Tuesday, May 5th, 2009

Extension Headache

United States v. Vargas, No. 08-1542-cr (2d Cir. May 5, 2009)(Calabresi, Livingston, CJJ, Restani, JCIT)

In connection with a drug conviction, Raphael Varas was sentenced to a five-year term of supervised release. In January of 2008, he pled guilty to a supervised release violation. At his sentencing, the district judge said “the sentence is going to be six months’ home confinement,” and entered a written judgment providing that Vargas “shall be on supervised release for … [s]ix (6) months home confinement and electronic monitoring.” The court made no mention of any supervised release beyond the period of home confinement.

Two months later, however, the court entered an “Amended Judgment” that contained the same six-month period of home confinement but also continued the original five-year term of supervised release. Vargas appealed from the Amended Judgment, arguing that, since the court revoked his supervised release in January, absent a new violation, the court could not continue the original term two months later. The circuit disagreed, but reversed due to a procedural error.

The circuit viewed the Amended Judgment as an effort by the district court to “correct” an “omission” from the January 2008 Judgment. The court rejected Vargas’ argument that the court’s failure to mention any term of supervised release beyond the home confinement in the January 2008 Judgment meant that his sentence would end after the home confinement period. The revocation did not “necessarily eliminate” the possibility that Vargas’ supervised release might be reinstated, since the court did not “terminate” the supervised release. The court also rejected Vargas’ argument that the district court intended to impose six months of home confinement in lieu of the nearly four years of supervised release that Vargas would otherwise still have had to serve, calling that an “exceedingly odd” punishment for a violation.

On the other hand, the circuit also rejected the government’s argument that, under the January 2008 Judgment, the original term of supervised release “remained intact,” with the added condition of home confinement. The district court could have sentenced Vargas to continued supervised release after the home confinement, but did not “explicitly do so.”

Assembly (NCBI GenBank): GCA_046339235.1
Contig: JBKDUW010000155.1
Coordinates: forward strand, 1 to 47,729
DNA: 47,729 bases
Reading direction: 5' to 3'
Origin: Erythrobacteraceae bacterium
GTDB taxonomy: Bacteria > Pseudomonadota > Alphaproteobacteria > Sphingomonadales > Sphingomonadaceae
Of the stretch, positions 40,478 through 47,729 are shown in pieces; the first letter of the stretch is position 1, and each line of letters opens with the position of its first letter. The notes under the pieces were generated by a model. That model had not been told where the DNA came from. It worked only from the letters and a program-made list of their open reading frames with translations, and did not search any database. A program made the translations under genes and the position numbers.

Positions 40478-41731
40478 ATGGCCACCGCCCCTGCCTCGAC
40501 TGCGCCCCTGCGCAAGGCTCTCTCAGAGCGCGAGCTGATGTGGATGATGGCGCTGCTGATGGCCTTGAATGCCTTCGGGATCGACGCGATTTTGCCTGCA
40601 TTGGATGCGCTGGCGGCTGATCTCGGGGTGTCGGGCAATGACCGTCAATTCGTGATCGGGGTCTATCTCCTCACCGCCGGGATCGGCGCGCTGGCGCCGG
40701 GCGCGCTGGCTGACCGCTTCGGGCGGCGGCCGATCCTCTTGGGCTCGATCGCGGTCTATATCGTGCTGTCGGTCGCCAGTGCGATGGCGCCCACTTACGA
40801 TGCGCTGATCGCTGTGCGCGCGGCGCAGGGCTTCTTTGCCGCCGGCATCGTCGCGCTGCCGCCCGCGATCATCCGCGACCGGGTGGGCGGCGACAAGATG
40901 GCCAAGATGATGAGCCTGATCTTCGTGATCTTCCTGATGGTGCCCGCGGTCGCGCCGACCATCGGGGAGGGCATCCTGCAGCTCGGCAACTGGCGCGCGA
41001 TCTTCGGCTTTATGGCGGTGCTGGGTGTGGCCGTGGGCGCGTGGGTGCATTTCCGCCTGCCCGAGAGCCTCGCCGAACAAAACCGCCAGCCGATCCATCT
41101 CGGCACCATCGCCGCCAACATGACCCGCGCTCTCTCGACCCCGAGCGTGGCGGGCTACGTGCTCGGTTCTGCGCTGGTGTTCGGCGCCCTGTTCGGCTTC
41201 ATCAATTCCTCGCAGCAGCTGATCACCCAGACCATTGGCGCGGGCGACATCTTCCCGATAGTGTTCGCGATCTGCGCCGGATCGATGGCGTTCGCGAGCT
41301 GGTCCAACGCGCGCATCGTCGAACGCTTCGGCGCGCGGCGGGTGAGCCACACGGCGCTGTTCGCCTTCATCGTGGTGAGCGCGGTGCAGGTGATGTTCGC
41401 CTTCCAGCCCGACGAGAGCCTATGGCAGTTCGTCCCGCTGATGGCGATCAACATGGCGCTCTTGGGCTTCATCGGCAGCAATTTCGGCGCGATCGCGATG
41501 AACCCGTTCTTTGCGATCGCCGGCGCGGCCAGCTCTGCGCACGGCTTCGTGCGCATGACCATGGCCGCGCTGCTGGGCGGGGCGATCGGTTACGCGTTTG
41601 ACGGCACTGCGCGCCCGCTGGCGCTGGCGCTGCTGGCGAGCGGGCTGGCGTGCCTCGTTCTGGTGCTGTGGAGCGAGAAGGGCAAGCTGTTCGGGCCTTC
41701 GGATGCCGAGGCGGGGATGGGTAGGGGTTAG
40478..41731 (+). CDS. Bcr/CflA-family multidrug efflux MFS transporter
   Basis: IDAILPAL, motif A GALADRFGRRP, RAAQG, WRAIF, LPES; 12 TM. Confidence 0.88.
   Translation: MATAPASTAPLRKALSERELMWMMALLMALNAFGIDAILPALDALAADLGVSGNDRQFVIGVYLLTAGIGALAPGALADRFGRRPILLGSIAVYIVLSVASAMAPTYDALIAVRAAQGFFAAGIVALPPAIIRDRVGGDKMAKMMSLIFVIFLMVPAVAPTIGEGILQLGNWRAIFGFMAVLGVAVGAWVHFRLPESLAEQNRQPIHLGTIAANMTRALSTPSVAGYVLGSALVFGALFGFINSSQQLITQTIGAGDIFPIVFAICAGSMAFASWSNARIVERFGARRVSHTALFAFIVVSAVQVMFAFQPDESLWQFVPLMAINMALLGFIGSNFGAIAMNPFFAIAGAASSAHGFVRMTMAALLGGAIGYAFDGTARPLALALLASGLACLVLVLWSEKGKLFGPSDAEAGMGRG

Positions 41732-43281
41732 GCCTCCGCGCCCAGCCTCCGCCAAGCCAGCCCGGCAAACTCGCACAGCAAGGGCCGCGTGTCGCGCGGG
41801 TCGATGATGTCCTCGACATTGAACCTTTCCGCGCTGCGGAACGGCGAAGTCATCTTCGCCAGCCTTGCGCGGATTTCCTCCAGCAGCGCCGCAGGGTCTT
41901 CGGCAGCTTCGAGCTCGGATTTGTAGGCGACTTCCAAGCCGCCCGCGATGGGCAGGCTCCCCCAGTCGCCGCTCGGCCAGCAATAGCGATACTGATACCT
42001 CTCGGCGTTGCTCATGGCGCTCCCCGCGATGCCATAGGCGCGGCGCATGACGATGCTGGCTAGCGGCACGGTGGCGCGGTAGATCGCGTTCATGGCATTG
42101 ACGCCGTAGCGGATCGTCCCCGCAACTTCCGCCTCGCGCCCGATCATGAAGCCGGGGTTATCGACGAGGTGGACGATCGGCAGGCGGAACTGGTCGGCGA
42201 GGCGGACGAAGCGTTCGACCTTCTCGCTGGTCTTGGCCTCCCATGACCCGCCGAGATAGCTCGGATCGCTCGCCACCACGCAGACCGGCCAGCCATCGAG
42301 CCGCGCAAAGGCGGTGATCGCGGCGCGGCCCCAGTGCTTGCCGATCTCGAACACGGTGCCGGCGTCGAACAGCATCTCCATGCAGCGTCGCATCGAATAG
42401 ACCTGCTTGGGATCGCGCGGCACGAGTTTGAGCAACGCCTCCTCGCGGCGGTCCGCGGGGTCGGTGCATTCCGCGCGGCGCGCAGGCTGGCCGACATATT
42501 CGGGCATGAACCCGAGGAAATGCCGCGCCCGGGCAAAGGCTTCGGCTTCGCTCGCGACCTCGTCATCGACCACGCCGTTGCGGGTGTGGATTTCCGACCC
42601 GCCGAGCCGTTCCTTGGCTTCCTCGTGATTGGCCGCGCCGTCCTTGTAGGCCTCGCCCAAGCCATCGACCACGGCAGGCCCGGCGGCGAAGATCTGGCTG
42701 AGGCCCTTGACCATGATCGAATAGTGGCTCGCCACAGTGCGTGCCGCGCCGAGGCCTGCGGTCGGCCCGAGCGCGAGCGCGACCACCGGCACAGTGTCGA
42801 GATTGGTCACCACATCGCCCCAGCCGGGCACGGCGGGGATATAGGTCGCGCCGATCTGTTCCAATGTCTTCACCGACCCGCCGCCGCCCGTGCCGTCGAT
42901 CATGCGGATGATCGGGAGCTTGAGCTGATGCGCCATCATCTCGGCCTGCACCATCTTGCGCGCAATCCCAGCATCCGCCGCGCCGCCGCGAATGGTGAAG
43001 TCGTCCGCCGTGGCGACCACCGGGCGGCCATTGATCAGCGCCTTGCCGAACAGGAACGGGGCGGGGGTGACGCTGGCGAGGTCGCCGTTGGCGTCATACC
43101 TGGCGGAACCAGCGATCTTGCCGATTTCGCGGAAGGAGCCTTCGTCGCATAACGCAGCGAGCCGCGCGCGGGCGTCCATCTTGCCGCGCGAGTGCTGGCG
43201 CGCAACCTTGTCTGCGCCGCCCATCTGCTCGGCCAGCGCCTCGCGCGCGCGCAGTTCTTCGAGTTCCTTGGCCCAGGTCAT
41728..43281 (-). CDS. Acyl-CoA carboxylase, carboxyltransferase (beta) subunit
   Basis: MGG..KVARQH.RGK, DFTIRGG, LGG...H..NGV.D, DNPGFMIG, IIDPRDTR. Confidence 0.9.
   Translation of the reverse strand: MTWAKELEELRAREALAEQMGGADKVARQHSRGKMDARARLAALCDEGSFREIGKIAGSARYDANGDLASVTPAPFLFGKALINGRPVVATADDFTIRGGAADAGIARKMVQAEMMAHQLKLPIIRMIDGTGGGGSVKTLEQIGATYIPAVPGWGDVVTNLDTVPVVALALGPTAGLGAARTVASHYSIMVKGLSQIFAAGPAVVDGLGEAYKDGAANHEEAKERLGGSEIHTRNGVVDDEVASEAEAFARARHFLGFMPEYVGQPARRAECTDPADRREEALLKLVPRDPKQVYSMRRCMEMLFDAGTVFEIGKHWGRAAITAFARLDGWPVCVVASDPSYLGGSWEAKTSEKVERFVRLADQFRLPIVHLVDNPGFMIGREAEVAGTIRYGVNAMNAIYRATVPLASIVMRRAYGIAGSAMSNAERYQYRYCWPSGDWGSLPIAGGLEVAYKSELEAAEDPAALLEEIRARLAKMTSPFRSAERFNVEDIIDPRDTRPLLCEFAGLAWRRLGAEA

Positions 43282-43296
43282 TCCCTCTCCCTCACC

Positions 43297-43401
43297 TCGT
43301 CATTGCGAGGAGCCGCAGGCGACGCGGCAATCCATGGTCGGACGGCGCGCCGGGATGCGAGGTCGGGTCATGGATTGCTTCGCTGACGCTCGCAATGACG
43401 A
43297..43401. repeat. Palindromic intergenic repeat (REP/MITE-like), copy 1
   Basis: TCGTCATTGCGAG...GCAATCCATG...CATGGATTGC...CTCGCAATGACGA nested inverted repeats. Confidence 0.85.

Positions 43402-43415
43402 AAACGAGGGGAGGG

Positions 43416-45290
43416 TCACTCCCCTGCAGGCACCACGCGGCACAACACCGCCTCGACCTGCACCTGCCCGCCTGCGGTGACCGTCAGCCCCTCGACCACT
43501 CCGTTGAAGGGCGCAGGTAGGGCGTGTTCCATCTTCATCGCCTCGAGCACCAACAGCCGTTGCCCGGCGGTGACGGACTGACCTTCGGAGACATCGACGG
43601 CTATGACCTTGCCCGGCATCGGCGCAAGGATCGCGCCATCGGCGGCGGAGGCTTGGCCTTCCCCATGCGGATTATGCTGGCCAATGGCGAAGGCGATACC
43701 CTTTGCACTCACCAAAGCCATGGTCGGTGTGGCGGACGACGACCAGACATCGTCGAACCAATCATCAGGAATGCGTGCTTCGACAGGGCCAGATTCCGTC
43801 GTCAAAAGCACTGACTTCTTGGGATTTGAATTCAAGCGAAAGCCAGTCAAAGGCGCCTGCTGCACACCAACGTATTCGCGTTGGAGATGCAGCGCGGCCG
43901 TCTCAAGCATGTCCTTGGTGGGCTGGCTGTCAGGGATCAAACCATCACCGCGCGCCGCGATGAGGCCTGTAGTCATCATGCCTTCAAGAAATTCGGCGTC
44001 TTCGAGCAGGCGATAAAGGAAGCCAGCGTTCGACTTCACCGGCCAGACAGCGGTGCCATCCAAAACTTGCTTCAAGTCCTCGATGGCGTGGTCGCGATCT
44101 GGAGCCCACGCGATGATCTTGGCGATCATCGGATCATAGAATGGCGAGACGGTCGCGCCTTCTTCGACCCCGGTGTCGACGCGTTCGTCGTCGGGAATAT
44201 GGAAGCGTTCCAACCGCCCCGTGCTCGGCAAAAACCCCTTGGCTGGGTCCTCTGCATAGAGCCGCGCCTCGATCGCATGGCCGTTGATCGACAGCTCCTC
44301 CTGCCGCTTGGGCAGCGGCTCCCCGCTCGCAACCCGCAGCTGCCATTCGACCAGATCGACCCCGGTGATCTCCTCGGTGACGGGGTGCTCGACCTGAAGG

In the end, since the January 2008, Judgment did not “clearly continue or terminate” the original supervised release term, this case turned on the circuit’s view of a district court’s authority to correct the judgment by later extending the term of supervised release. The court found that authority in 18 U.S.C. § 3583(e)(2), which provides in relevant part that a court “may, after considering the factors set forth in [various subsections of 18 U.S.C. § 3553(a)] extend a term of supervised release …, and may modify … or enlarge the conditions … at any time prior to the expiration or termination of the term.” Since this section “explicitly states” that a court can “extend a term of supervised release ‘at any time’ prior to its expiration … the district court could extend Vargas’ supervised release term up to the allowable limit” after considering the relevant § 3553(a) favors.

While such extensions normally occur where “new circumstances” – like a violation of a condition – require extension to further the “general punishment goals” of § 3553(a), a district court “may correct an inadvertent omission that runs against the policies of section 3553(a) by extending supervised release even in the absence of a new violation.” Thus, here, while the district court had the authority to correct its “apparent” error, it could only extend the term if it considered the relevant § 3553(a) factors. Since the court did not do so here, the circuit vacated the Amended Judgment and remanded the case to the district court to first consider the statutory factors before determining whether an extension is appropriate.

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